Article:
Then, in April, Hunt and Jackson told a Pack Place board meeting that they had been empowered, at a closed session of city council the night before, to demand that the board, then and there, pass a resolution handing over the administration of Pack Place to the city, thus making the city the new landlord and gutting the Pack Place board of its authority. When asked to produce a document authorizing him to make such a demand, Hunt said “It was verbal.” The Pack Place board eventually acquiesced without a fight, thus making itself a straw-man corporation. Since that time, Hunt’s raid has gone unchallenged and events have proceeded as though the city has, and always had, ultimate title to Pack Place.

Meanwhile, two city employees, requesting anonymity, told the Tribune that although there had been a closed council meeting on the night Hunt mentioned, the subject of Pack Place had not been raised. At the next city council meeting a Tribune reporter asked council members directly whether this was the case. Mayor Esther Manheimer declined to answer, citing the closed meeting confidentiality protection. Council no longer allows questions to be asked of council during public comment time.

In asking for the minutes of that meeting in its certified letter, the Tribune said, “Our position is that since Vice Mayor Mark Hunt made repeated references to events he said transpired during this meeting during a meeting of the Pack Place Board the next day, he forfeited the confidentiality that would normally apply to a closed meeting.”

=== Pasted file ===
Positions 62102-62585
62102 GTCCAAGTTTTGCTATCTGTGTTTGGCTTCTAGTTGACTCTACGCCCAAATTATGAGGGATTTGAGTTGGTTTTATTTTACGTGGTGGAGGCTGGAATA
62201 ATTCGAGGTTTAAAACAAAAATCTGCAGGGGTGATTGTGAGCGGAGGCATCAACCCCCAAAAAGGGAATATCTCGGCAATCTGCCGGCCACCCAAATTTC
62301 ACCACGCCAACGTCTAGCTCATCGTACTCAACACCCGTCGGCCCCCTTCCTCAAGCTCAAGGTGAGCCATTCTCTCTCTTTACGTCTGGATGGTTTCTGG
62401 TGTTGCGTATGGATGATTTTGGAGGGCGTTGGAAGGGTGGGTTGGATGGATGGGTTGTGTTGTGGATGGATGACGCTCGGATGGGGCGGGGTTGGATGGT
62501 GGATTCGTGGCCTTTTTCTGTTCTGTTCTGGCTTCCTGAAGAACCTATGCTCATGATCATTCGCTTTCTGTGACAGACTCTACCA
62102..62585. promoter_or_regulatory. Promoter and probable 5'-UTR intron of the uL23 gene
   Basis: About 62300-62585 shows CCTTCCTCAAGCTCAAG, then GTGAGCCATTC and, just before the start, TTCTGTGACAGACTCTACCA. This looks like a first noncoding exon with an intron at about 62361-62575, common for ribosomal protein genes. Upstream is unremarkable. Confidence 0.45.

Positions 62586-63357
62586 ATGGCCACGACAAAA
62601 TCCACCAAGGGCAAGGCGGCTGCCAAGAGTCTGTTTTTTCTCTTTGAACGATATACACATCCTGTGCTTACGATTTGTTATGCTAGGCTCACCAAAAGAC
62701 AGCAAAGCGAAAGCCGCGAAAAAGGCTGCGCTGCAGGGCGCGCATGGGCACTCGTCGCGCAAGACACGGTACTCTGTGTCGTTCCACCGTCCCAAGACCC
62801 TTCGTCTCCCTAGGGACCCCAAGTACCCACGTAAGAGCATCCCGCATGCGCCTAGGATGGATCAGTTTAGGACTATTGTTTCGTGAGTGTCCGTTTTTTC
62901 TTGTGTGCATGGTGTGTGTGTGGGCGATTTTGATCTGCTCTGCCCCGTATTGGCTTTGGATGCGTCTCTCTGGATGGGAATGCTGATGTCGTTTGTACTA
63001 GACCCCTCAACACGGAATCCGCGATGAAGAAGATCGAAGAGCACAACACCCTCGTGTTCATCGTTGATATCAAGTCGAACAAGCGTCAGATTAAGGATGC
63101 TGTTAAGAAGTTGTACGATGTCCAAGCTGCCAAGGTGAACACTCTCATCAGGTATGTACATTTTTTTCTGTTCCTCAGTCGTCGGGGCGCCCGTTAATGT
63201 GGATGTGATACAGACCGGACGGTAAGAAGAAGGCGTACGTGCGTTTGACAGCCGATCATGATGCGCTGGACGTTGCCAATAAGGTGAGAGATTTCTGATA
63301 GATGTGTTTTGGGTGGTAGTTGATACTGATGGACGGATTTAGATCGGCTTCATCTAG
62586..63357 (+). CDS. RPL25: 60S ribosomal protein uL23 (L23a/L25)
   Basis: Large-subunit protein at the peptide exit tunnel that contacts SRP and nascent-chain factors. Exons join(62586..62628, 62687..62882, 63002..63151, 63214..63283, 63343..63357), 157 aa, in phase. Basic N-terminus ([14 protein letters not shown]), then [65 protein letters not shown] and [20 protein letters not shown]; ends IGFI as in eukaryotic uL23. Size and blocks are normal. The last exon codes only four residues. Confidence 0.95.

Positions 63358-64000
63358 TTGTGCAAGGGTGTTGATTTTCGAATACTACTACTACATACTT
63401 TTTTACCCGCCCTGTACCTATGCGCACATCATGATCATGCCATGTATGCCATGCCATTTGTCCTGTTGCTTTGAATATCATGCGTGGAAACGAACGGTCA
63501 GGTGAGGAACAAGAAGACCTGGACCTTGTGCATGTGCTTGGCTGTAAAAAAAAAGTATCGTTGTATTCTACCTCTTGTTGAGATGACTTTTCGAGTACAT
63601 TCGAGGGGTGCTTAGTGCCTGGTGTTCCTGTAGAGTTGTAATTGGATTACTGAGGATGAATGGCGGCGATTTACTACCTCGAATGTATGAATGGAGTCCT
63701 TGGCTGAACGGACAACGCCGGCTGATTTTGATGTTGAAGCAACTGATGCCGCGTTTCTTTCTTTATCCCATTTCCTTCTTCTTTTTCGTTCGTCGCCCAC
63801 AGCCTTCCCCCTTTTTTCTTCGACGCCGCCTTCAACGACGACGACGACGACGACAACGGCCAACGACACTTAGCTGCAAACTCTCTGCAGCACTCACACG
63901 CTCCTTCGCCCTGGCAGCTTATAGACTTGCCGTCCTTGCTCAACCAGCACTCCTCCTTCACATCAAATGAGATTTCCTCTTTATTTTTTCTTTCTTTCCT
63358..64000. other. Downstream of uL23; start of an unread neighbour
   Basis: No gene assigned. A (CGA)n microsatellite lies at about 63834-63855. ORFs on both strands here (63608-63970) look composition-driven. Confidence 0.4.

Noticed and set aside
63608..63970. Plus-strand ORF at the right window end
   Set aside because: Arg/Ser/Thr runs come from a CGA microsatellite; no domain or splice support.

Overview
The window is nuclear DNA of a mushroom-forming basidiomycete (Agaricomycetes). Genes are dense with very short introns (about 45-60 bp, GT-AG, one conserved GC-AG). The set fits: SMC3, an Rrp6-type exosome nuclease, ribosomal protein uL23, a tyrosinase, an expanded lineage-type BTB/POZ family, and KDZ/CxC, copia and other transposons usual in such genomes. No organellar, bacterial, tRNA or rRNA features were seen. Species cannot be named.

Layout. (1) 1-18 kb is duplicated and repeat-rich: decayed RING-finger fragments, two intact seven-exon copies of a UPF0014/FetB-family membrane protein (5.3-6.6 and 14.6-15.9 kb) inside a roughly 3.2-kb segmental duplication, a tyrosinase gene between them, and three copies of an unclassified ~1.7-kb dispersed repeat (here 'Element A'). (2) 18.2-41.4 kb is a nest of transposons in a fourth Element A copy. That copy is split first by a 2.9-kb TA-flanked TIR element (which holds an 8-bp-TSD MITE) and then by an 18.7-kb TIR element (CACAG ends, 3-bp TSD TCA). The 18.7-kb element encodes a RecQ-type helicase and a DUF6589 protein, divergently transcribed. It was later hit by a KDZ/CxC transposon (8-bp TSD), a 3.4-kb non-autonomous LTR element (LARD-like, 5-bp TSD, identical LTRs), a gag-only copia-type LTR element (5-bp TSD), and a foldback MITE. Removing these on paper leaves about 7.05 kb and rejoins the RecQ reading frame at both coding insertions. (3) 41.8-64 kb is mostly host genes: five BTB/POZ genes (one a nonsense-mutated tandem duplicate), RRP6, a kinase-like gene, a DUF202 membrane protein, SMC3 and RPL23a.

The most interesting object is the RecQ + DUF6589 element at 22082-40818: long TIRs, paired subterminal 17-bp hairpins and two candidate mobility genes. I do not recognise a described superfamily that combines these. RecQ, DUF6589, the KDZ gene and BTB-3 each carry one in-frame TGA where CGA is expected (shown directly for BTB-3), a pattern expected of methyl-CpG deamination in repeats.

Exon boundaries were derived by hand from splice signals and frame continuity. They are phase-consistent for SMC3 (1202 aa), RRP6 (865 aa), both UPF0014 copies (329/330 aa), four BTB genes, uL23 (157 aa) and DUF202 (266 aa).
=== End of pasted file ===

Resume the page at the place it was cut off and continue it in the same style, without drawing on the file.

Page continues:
Enter SECU

Throughout the summer the art museum, which had been pushing since 2012 for a direct lease with the city, mysteriously sat on its lease once it was drawn. The drop-dead date of October 14 passed with the art museum’s lease still unsigned. Then, on October 21, museum Executive Director Pam Myers informed Mayor Esther Manheimer that the museum had received an offer from the SECU foundation to purchase “naming rights” to the forecourt of the Pack Place property. City Council would have to approve such an arrangement; moreover the parcel in question falls within the boundaries of the plat of land deeded to the city by George Willis Pack more than a century ago for use in perpetuity as a public park.

Myers’ letter to Manheimer, in which she stressed that the art museum urgently needed the renaming proceeds for its capital fund campaign, is among the materials the Tribune has requested from the city.

At its October 28 meeting council approved the renaming deal after the fact, despite some internal grumbling and vehement objections from members of the public and the Asheville Downtown Association, which is charged with reviewing downtown projects and said it had been bypassed in the naming rights process.

Hours before the council vote, the art museum turned in its completed lease agreement.

On November 7 The Tribune contacted Mark Twisdale, Executive Director of the SECU foundation, who confirmed that SECU had in fact been in negotiations with the art museum about the naming rights for several months and had received assurances that the art museum’s fundraising efforts, including the proposed renaming, had broad-based public support. Twisdale seemed taken aback to learn that his foundation might be buying into what was already a highly charged controversy and indicated that further meetings with art museum officials might be necessary. He has not replied to requests from the Tribune for further comment.

The Tribune’s certified letter to Twisdale seeks access to several documents including copies of the art museum’s original grant application, minutes or notes from SECU’s meetings with the art museum and a copy of the terms and conditions of the renaming agreement.